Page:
Back in February, I wrote a blog post about an old friend of mine called Mark Williams. The title of the blog post was Fathers Reaching Out, and it was a story about one man’s drive to change the world of mental health. It started with the provision of a support system for men whose partners are going through Post Natal Depression (PND), but it quickly become so much more, proving that the world did have a lack of support in this area. It started with the creation of a support group, also called Fathers Reaching Out, and if you – or anyone you know – suffer from PND, then I urge you to check it out. When I received a text message from Mark asking me to review his book, it stopped me in my tracks. How could he possibly have written and published a book so quickly? His speed of action both inspired and embarrassed me. But that’s the new Mark Williams.
The book is Mark’s story of his experience with post natal depression, and it centre’s around the birth of his son Ethan, and his wife Michelle’s battle with PND. Mark had to learn to understand his wife’s illness, and help her through her process of recovery, whilst also trying to be a father, a husband and provider. While everyone was wondering if Michelle would ever recover, nobody was noticing that Mark was in need of desperate help, and this included the man himself.
Mark Williams is a typical Welsh valley boy. Where men are men and there will be no more discussion on the matter. It is all rugby and beer. Muscles and manliness. People who are mentally ill run around naked, screaming out senseless sentences of drivel. They should all be locked up in Glanryhd Hospital and should be forced to eat their own key. People don’t associate themselves with the mentally ill, after all you wouldn’t want to catch it would you? So Mark did what most valleys boys do in their time of need. He took solace in the form of alcohol, kept his thoughts and feelings to himself and lived a lie for a very long time.
As an adopted valley boy myself I felt a real connection to the story that I was reading. It was dreadfully sad, but Mark managed to sneak in a lot of his humour, and I dipped in between laughter and sadness all the way through the book. He may not have been very good at talking about his problems, but he has a great way of writing about them. The story really connects, because the language he uses connects. Not only does his story inspire you, but it also educates you as well. Yes Mark, ante natal classes are a joke, and you learn nothing about what awaits you when you finally get your child home. Yes Mark, sending the father home and subjecting the mother to a sleepless night, immediately after an 18-hour labour is barbaric, senseless and somewhat moronic. Yes Mark, when your baby is finally born you, do not always cry because you are overwhelmed with the feeling of ecstasy. Sometimes you are just glad that the nightmare is finally over. Should you be feeling differently? Nope…what you felt was just right. Yes Mark, the first few years are an absolute blur, and the little pink thing you know you will adore, sooner or later, cries, shits and pisses it’s way through your life like a urinary infection. To those people who say they love this period of their lives, please send me your name and address so I can post my next child to you and you can take care of them for me, only returning them when they can walk and talk. Mark, I felt just like you during all of these moments – and as you now realise – you were not alone in your thinking.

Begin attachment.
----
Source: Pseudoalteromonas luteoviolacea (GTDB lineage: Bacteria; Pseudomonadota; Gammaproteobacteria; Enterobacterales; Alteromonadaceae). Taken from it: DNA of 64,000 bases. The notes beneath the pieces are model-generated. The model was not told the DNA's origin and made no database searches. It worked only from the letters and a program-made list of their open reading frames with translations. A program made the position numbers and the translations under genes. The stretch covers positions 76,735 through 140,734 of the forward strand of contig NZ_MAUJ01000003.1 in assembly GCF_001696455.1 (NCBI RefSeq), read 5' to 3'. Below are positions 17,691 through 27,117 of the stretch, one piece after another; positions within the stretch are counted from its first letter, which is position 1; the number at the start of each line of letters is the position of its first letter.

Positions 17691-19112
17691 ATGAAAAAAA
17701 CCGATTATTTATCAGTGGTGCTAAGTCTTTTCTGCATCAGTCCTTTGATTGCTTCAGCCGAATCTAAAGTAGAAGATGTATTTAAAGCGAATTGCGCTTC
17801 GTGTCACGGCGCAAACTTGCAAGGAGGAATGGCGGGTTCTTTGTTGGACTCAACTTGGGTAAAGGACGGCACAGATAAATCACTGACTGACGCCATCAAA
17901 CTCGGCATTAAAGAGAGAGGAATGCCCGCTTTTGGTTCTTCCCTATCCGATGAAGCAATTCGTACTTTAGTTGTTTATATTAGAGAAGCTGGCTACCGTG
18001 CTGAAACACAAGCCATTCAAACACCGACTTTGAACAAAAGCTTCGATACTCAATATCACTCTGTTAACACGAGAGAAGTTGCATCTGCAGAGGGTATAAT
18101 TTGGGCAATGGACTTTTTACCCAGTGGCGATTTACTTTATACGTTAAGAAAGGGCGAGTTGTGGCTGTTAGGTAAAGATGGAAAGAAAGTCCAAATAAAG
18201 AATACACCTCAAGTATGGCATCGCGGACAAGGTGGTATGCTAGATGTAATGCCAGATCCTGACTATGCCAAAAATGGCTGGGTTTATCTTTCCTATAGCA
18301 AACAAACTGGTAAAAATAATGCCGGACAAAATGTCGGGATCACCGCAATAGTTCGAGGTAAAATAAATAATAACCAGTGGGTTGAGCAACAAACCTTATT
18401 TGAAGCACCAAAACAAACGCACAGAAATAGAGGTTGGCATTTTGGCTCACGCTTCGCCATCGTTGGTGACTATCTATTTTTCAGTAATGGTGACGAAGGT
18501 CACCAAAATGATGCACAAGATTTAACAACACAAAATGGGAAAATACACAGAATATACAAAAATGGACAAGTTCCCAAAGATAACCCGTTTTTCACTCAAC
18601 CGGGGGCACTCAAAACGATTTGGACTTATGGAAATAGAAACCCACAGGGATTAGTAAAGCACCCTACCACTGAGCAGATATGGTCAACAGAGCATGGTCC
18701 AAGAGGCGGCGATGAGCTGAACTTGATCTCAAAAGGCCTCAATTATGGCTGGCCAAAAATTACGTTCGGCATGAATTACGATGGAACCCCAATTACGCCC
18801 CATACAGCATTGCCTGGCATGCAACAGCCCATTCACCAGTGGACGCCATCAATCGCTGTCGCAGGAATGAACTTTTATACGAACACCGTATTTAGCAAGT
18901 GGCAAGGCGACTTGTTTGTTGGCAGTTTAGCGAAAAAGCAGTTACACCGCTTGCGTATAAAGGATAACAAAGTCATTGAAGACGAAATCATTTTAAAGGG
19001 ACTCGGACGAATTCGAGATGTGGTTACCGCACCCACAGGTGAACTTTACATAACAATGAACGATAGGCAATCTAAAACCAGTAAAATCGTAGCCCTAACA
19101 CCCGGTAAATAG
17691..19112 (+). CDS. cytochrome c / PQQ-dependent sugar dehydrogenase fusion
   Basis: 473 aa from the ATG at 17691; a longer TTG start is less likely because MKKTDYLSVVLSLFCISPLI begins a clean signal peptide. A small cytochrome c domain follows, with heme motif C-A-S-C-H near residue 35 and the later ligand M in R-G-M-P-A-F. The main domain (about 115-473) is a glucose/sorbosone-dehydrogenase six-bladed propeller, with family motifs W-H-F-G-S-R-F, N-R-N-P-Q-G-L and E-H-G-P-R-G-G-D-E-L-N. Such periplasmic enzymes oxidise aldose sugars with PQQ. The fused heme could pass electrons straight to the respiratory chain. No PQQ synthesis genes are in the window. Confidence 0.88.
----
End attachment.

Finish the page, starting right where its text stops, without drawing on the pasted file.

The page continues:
What I learned the most from this amazing book was how depression can blitz through a family like the plague. It really does paint a picture of how many people’s lives are touched by just one episode of mental illness, and this is why it is so important for the National Health Service (NHS), and other health services around the world, to create support groups, not just for the sufferers that can be seen in the cold light of day, but also those suffering in the shadows. Those like Mark.
I would like to take the opportunity to thank Michelle for allowing us into her mind. Without Michelle’s blessing, Mark would never have been able to write this book, and thousands of people would not have gotten the help they needed. The strength of courage that it took was not lost upon these slanty little eyes. Michelle, a lot of people owe you a debt of gratitude for the sacrifice you have made. Mark, you are an inspiration to us all. Keep up the good work.
Once again, if you, or anyone you know, is suffering from PND…please…please get help and Fathers Reaching Out is a great place to start, particularly if you are a father who needs to reach out!